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Maera viridis Haswell

Comprehensive Description

provided by Smithsonian Contributions to Zoology
Maera viridis Haswell

Moera viridis Haswell, 1880c:333–334, pl. 21: fig. 2.

Elasmopus viridis.—Stebbing 1906:445; 1910a:683.—?Chevreux 1908:482.

Maera viridis.—Chilton 1916: 362–365, figs. 3, 4; 1921a:73.

Maera inaequipes.—Hale 1929:214–215, fig. 212 [not Costa].

NOMENCLATURE.—This species bore the name “M. inaequipes (Costa)” for a period of time; Hale cited it as such; and J. L. Barnard (1962), in a key to Maera, grouped it and several other species under the name. J. L. Barnard (in press) discussed the species of Maera with a transverse palm on gnathopod 2 under the name “Maera incerta Chilton.” They are best known as the quadrimana complex after a typical species belonging to the group. There are about 10 different kinds of material from around the world in the literature belonging to this complex, and most of these have a name available. None of these species is the Mediterranean M. inaequipes, which has an oblique palm on gnathopod 2. Each has some small difference from another, in many cases the difference occurring on the male gnathopod 2. They may be races of a common stem, or they may be distinct species. I favor presently retaining a name for each, because Hawaii, for example, has two species of the complex, which indicates, by means of sympatric occurrence, that the various other elements of the complex, though allopatric, also may be good species rather than geographic races.

MORPHOLOGY.—In addition to the figures presenting the morphology of M. viridis, the following attributes are characteristic: the left mandible has 7 spines and the right has 6 in the spine row; the inner plate of maxilla 1 bears 2 large apical setae and 1–2 small subapical members in addition to the normal hairs on the medial margin; the inner plate of maxilla 2 has 1 or 2 slightly disjunct apicomedial setae; the lower lip has 5–6 tiny cones in tandem, forming a compact group on the apicomedial margin of each outer lobe; these are scarcely distinct from setae.

RELATIONSHIPS.—Maera incerta Chilton and M. viridis Haswell were maintained as distinct species by J. L. Barnard (in press). In the brief diagnoses of the species, he pointed out characters of the telson in M. incerta as unique to this group of Maera, but these same characters are found to be typical of M. viridis in contradistinction to the original description of the species. Maera incerta and M. viridis both have apically bifid lobes and 1 disjunct lateral spine. But comparison of New Zealand and Australian specimens, now possible, shows that the two species differ in other characters: M. incerta has only 1 accessory tooth on the tooth on the dactyls of the pereopods, whereas M. viridis has 3; the anteroventral cephalic tooth of M. incerta is much longer and thinner than that in M. viridis, and it is slightly twisted axially in contradistinction to M. viridis.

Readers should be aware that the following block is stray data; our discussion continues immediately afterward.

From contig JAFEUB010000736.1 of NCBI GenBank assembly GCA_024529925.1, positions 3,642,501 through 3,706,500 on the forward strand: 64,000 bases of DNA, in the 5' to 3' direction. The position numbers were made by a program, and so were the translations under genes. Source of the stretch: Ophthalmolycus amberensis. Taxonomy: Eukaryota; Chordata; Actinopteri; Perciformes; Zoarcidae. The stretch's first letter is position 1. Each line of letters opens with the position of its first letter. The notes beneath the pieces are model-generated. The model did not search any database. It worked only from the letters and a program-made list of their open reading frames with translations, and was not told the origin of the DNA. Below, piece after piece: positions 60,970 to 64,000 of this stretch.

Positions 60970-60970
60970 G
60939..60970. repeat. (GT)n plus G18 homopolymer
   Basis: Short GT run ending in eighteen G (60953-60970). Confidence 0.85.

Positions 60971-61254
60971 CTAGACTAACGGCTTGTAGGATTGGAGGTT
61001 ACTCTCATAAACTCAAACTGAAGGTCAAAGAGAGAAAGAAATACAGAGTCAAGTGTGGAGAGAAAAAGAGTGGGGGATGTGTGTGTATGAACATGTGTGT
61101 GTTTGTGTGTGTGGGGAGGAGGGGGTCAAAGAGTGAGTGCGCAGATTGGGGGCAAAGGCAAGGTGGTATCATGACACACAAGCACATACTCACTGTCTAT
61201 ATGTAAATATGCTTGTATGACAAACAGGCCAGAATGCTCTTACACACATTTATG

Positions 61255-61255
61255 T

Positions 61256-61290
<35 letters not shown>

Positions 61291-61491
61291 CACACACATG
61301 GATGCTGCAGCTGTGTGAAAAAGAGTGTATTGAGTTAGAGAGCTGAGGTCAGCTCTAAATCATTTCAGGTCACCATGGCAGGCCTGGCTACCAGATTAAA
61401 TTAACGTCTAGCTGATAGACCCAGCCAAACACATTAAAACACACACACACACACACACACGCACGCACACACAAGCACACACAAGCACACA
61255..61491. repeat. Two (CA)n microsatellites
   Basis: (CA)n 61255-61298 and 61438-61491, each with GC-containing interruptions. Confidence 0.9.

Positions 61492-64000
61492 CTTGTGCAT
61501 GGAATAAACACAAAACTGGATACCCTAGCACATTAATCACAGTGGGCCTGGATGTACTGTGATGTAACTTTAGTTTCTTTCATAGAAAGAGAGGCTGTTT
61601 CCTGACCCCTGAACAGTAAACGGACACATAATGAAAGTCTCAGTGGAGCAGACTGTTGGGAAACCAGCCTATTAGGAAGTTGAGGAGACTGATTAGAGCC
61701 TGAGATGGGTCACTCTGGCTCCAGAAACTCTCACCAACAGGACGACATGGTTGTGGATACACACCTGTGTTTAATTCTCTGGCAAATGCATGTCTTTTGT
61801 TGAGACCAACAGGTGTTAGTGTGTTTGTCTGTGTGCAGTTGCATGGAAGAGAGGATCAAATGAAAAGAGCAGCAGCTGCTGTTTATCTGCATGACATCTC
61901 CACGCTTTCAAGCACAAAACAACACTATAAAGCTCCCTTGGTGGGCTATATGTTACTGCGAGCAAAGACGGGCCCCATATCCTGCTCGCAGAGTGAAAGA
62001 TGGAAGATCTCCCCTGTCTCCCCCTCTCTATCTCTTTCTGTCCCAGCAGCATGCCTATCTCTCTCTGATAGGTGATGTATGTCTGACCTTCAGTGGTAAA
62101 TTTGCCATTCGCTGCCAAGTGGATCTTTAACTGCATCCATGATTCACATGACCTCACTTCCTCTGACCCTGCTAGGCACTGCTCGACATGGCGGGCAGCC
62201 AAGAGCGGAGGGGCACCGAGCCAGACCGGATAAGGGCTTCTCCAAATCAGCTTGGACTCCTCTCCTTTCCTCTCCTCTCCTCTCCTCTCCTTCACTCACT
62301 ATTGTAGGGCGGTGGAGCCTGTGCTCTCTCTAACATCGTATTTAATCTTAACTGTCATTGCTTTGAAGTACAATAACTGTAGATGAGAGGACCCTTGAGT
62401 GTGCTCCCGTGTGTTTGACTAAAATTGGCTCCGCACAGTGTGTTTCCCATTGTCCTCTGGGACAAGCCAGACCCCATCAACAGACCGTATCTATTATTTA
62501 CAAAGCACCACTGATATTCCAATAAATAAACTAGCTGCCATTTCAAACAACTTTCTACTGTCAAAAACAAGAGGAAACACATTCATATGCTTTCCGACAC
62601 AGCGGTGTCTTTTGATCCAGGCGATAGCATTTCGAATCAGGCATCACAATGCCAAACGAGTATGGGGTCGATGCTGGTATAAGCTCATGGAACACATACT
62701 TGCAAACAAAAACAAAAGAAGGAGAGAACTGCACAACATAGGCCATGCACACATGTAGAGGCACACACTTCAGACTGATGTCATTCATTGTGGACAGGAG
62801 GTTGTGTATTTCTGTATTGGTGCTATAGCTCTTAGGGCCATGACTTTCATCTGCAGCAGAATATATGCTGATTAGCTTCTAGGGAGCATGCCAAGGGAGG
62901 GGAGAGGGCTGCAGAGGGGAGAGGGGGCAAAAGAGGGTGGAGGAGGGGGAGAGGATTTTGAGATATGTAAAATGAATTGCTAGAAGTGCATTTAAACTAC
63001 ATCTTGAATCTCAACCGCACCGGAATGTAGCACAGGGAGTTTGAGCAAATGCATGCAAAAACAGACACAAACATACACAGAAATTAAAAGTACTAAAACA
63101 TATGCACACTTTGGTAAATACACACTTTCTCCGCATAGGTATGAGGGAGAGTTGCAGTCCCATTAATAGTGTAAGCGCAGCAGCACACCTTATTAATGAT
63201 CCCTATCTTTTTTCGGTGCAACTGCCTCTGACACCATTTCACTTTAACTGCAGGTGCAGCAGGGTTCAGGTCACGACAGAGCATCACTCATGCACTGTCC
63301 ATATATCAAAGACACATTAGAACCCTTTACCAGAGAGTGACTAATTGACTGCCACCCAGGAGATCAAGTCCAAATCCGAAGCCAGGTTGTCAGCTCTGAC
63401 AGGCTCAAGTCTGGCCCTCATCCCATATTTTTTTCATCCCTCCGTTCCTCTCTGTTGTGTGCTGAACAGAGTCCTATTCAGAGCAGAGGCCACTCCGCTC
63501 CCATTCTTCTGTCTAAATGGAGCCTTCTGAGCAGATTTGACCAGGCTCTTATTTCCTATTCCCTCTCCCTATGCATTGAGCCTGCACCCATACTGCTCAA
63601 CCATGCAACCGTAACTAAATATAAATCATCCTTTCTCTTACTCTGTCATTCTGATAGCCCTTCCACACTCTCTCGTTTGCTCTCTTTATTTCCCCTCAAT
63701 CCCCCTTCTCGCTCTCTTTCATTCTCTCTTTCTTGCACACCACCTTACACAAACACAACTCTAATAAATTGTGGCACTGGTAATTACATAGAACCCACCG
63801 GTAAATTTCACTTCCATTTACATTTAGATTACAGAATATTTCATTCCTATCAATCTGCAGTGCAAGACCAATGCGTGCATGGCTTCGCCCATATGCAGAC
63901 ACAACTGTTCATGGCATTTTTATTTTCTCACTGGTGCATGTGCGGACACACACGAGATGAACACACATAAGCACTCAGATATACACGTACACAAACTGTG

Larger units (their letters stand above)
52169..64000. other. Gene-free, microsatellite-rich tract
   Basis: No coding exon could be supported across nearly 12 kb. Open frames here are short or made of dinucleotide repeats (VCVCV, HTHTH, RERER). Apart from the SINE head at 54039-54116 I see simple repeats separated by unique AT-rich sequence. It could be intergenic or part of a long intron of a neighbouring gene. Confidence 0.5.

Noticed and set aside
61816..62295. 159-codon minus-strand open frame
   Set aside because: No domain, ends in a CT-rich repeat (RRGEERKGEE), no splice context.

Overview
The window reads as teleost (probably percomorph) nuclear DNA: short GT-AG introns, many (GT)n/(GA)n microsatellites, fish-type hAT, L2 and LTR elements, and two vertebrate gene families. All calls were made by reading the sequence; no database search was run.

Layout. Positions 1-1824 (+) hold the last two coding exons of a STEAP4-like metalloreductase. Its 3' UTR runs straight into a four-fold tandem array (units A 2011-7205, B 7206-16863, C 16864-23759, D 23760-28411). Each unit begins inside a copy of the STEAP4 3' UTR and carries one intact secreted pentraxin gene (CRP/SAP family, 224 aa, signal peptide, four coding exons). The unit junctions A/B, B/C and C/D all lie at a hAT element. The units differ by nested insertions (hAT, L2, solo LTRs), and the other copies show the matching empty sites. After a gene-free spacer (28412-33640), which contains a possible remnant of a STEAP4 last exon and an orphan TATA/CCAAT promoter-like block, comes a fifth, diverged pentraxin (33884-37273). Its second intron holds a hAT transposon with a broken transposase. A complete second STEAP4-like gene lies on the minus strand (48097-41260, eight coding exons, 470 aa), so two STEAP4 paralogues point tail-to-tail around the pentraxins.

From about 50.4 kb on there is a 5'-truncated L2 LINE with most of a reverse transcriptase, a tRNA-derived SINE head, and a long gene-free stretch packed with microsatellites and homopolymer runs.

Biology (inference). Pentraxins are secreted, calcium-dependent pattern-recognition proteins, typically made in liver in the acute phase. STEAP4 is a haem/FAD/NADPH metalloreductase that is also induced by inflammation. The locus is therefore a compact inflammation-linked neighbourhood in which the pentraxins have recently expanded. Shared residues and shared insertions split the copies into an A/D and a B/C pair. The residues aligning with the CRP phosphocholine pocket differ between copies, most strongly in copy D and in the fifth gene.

Maera viridis resembles Maera species from California (see J. L. Barnard, 1959, cited as M. inaequipes), but it differs in the absence of stout spines on article 2 of male gnathopod 2 (in M. viridis the margin bears weak setae), in the terminal development of an extra incision and the chelate projection of the palm on gnathopod 2, in the enlarged spines on article 1 of antenna 1, and in the form of the telson: the apices distinctly bifid, sparsely spined, and bearing a suggestion of a lateral acclivity containing an extra spine.

There may be a distinct species involved in Chilton’s (1916) record of M. viridis from Lord Howe Island, as male gnathopod 2 is very much like that of M. pacifica Schellenberg.

The amount of material available is insufficient to determine whether the full development of a malelike gnathopod 2 in an ovigerous female from Shepard 29 (South Australia, 6.9 mm long) is a consistent occurrence in this species or not. This in itself may be a good specific character, as other species of the complex have the female gnathopod 2 generally bearing a smooth palm.

MATERIAL.—Shepherd 8 (2), 13 (1), 29 (2), 30 (2), 31 (1), 49 (1), 52 (1), 54 (1); Slack-Smith 5 (1); JLB Australia 10 (5), 11 (1), 13 (9); Port Phillip 60 (?2).

DISTRIBUTION.—Warm-temperate Australia, littoral and sublittoral.

Melita Leach
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bibliographic citation
Barnard, J. L. and Drummond, M. M. 1978. "Gammaridean Amphipoda of Australia, Part III. The Phoxocephalidae." Smithsonian Contributions to Zoology. 1-551. https://doi.org/10.5479/si.00810282.103